On Spindle Cell Paranoia

Ed Uthman, MD

Diplomate, American Board of Pathology

25 Apr 1996

I've just ordered my third S-100 on an obvious dermatofibroma in as many days. I don't know why I am afflicted by the bouts of paranoia that I may be missing a desmoplastic melanoma. Perhaps it is because every derm path CME lecturer I have ever heard makes it a point to gleefully show some incredibly bland-appearing spindle cell lesion that some hayseed shlump like me out in the hinterlands called benign, but then metastasized to every organ, from adrenals to zygoma, and killed the patient. Maybe it's because every desmoplastic melanoma I see is more bland than the one before it.

Anyway, here's my SOP: if I have a strictly spindle cell lesion of the dermis that looks like a dermatofibroma but does _not_ have any evidence of epidermal hyperplasia or hyperkeratosis over it, or does not have a grenz zone, then I usually order an S-100. I used to skip the S-100 if there was no evidence of a junctional melanocytic component over the lesion, but then one of my partners showed me a case where there was only a minimal junctional component that was picked up only in subsequent levels, and the S-100 was strongly positive. Then I had to throw that criterion out the window.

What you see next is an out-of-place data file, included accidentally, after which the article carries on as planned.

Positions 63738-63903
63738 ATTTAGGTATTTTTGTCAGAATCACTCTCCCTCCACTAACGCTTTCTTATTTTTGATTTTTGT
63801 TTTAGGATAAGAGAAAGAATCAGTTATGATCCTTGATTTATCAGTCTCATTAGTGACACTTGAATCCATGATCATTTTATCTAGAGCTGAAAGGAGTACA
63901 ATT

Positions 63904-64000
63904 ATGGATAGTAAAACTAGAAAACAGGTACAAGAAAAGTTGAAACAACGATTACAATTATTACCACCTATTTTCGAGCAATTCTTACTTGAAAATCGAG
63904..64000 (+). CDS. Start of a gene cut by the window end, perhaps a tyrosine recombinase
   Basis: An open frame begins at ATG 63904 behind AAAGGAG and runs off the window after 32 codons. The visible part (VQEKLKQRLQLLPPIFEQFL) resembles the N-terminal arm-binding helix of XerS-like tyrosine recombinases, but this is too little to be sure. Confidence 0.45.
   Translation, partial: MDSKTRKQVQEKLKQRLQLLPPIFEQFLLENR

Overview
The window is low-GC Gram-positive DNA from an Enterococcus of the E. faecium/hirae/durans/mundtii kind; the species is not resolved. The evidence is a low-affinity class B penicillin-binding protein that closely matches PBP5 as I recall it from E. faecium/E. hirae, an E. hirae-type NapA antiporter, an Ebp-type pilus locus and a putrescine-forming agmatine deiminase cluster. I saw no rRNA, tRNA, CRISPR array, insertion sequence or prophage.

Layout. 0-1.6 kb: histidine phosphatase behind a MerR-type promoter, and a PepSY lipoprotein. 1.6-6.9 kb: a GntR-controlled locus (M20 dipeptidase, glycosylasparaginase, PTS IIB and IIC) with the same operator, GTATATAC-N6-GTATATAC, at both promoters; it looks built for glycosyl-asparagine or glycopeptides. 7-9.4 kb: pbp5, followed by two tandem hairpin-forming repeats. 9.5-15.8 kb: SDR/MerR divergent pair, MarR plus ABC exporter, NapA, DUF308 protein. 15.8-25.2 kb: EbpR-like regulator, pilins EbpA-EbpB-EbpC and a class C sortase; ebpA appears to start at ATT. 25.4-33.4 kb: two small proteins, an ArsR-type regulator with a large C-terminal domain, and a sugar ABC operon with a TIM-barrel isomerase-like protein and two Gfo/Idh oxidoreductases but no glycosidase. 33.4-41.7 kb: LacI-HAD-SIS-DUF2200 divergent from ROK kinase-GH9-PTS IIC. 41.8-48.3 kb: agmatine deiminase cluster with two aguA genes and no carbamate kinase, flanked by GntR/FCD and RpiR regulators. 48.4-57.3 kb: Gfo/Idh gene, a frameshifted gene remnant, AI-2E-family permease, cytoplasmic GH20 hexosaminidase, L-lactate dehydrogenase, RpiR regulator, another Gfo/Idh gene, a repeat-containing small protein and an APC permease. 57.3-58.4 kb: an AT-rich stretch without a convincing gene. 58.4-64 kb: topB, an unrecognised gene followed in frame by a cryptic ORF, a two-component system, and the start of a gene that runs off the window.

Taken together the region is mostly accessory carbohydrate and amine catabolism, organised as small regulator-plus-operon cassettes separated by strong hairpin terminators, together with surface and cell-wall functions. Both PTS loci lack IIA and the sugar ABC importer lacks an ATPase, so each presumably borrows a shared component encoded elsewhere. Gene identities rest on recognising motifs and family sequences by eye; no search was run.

I feel like I am overutilizing the S-100, but the downside of missing a melanoma is so great, I feel like I have no choice.

I would be interested to know how others handle these cases. Please e-mail me with your thoughts on this.